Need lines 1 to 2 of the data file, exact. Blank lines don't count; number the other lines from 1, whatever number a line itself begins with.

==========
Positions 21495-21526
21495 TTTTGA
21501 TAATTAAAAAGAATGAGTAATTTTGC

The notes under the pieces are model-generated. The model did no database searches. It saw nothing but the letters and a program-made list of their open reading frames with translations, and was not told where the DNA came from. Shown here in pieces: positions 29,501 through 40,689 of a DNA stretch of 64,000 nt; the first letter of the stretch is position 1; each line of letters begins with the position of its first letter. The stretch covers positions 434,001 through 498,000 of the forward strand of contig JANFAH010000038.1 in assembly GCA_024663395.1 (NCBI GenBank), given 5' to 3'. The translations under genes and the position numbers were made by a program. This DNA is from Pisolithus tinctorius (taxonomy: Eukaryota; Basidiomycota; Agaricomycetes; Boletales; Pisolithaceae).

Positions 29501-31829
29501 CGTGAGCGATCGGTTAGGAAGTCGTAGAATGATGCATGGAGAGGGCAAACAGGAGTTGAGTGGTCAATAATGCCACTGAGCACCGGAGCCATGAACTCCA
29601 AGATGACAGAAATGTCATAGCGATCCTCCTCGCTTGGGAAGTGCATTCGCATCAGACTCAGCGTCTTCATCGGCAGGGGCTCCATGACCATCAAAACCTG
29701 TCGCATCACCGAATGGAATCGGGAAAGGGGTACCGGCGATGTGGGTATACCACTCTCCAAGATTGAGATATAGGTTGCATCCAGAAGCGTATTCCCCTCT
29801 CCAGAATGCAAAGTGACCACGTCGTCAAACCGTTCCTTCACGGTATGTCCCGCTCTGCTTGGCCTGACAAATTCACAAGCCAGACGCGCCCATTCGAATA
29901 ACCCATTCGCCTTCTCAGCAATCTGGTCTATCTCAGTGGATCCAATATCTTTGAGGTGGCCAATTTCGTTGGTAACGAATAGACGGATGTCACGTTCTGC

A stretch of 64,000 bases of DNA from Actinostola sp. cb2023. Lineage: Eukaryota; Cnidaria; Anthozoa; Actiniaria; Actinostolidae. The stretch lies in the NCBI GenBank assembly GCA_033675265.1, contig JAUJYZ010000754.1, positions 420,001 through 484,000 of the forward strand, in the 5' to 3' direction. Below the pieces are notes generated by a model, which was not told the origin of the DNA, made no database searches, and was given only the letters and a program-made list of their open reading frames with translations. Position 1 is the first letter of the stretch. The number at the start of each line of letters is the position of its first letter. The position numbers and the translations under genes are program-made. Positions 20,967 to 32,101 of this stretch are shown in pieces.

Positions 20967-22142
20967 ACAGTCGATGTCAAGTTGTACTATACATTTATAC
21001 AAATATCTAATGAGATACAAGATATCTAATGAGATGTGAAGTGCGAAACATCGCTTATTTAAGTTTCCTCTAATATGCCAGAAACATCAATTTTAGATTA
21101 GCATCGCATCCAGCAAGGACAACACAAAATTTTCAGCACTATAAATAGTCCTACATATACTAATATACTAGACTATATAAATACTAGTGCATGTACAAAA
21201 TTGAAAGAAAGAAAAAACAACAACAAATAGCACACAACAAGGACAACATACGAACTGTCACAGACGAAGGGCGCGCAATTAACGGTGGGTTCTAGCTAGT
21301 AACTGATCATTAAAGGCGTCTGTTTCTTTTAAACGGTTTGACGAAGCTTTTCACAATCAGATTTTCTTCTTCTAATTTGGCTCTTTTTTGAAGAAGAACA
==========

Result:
Positions 21495-21526
21495 TTTTGA